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Tuesday, April 10, 2007

Data points: Waiting for the next big thing

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    January clearly is not the best month for golf equipment sales.  It is still a few months before the season starts up north and a few weeks before the big golf show season begins with the introduction of new technology.  That said, this past January was pretty much a disappointing one for pro shop sales, on a comparative basis. 

    Compared with January 2006, sales of all golf equipment and accessories was down across the board in both dollars and units, and not insignificantly so (according to a chart in Golf Business magazine whose source was Golf Datatech).  Equipment sales in units fell between 10% and 12%, with balls down 9.7%.  Dollar volume losses were more moderate in view of price increases across all lines, except for woods, whose prices dropped an average 4.8%, leading to an overall retails sales drop of 15.5%.  With the new square Nike driver, the Sumo 2, recalled in mid-March for not conforming to USGA specifications, and no other drivers achieving break-through status, I may wait for a price drop on that Titleist 905R driver, the one Zach Johnson used at the Masters.    

    Golf Business, again courtesy of Datatech, published an interesting chart in its April issue.  It displayed rounds played in January state by state compared with January 2006.  The red numbers are across the board, with an average loss of rounds of 16.3% nationwide.  Only Oregon, up just 1.5% in rounds played, and Connecticut, up an astounding 50%, were in the plus column. Every golfer in Connecticut must have scooted out to the courses the first week in January when the temperatures were well into the 50s and courses that had closed reopened for a few days.  We took advantage of the weather surprise, and although the hairy, uncut greens putted like burlap, it was an unexpected treat to be able to play the day after New Years.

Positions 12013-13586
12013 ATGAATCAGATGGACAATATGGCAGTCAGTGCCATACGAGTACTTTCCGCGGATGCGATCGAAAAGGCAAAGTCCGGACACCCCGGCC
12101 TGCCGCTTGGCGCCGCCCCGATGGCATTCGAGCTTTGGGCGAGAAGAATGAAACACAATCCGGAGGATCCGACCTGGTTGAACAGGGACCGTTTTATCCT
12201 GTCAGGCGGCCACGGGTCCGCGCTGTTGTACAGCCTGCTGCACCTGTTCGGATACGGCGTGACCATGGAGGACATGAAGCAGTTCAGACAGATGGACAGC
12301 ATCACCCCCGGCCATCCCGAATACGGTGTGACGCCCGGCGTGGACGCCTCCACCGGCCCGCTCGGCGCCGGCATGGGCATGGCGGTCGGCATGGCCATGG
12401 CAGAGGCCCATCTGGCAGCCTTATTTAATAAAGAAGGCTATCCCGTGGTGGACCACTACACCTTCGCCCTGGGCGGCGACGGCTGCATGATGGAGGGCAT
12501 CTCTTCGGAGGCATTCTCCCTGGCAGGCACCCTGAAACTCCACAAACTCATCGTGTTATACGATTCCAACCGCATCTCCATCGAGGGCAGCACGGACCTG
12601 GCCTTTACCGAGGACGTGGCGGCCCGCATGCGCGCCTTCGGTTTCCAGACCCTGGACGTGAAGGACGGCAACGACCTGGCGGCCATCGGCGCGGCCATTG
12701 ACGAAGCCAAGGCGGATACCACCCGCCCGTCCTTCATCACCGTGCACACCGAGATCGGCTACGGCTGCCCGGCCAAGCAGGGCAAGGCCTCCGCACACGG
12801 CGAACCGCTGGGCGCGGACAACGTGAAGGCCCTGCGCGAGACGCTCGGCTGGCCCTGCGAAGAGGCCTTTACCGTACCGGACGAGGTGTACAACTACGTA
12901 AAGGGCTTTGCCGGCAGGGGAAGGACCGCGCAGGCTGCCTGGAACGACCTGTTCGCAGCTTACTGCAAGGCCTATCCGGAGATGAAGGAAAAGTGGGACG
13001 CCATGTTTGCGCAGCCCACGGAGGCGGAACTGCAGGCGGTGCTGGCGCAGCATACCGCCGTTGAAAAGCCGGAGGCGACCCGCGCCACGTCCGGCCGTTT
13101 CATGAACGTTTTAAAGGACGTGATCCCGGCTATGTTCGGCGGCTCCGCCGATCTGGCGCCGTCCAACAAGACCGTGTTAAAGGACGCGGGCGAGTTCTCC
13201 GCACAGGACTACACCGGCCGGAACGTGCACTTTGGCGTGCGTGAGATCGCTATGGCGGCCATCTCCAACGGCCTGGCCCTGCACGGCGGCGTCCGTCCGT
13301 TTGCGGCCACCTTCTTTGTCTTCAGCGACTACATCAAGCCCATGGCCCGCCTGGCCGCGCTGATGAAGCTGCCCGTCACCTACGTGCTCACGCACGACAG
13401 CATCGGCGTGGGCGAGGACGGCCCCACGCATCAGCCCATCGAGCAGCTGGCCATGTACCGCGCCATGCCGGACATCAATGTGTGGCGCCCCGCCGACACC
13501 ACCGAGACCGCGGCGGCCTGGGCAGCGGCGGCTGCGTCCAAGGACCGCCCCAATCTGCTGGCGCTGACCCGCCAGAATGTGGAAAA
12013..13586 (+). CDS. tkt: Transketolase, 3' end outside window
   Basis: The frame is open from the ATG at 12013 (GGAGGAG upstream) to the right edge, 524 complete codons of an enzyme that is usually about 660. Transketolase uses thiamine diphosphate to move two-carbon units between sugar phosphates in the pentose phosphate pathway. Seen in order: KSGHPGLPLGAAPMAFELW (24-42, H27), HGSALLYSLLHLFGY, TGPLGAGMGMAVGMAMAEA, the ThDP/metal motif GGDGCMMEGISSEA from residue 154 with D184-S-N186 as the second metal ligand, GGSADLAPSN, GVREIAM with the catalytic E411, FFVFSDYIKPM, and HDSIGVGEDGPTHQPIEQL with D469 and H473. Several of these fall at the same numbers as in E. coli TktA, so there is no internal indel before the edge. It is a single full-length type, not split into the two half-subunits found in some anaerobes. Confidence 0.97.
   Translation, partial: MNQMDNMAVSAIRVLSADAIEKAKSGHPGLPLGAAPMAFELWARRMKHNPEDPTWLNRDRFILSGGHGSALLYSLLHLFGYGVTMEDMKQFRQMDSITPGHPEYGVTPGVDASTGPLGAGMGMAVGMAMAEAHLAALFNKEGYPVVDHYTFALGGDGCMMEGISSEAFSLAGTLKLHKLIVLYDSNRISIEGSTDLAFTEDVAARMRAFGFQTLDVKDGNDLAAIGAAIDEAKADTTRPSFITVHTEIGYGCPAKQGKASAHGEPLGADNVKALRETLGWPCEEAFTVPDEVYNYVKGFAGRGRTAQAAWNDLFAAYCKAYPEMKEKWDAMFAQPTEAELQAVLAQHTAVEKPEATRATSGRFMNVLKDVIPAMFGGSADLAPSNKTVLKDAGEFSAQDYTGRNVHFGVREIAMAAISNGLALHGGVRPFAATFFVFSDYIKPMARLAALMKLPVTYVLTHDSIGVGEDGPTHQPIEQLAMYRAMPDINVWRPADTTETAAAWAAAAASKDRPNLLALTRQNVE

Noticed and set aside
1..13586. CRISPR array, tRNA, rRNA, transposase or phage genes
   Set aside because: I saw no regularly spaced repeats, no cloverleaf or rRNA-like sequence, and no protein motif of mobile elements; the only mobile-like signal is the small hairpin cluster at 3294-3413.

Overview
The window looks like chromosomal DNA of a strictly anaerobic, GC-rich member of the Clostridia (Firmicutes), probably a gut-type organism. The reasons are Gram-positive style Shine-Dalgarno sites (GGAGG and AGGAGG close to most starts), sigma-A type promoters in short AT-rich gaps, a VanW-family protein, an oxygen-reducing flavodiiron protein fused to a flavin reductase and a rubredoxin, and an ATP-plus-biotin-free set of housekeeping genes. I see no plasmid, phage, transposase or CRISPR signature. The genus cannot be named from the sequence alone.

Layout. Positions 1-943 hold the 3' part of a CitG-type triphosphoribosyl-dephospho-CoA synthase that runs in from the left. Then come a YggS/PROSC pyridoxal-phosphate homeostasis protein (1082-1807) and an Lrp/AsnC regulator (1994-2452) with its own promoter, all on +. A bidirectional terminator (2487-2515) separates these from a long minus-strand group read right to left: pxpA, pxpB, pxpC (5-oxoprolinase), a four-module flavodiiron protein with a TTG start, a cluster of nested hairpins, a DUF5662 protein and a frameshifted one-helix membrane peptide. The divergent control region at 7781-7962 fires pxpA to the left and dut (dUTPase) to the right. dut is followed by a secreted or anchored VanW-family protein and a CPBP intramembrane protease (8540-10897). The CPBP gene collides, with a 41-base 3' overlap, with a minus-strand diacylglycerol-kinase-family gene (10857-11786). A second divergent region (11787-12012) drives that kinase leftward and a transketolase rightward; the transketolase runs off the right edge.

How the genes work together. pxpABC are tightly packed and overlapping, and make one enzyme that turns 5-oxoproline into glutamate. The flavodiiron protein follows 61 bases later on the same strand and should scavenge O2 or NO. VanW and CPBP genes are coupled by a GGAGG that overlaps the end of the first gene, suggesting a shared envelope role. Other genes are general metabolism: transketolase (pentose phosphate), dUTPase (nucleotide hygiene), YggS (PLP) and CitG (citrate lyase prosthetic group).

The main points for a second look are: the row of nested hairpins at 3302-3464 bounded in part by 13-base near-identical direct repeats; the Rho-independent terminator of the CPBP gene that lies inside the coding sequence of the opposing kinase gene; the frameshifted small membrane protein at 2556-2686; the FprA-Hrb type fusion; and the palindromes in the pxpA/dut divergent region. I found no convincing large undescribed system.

Read 3335 times Last modified on Tuesday, 10 April 2007 05:46
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Larry Gavrich

This blog was conceived and is published by me, Larry Gavrich, a former corporate communications executive who founded HomeOnTheCourse, LLC, in 2005.  Our firm advises baby boomers and others seeking a lifestyle in which golf is a major component.  My wife Connie and I own a home in Connecticut (not on a golf course) and a condo at Pawleys Plantation in Pawleys Island, SC, on a Jack Nicklaus layout.  We began our search for our home on the course more than 15 years ago, and the challenges of the search inspired me to research golf communities and write objective reviews of them.

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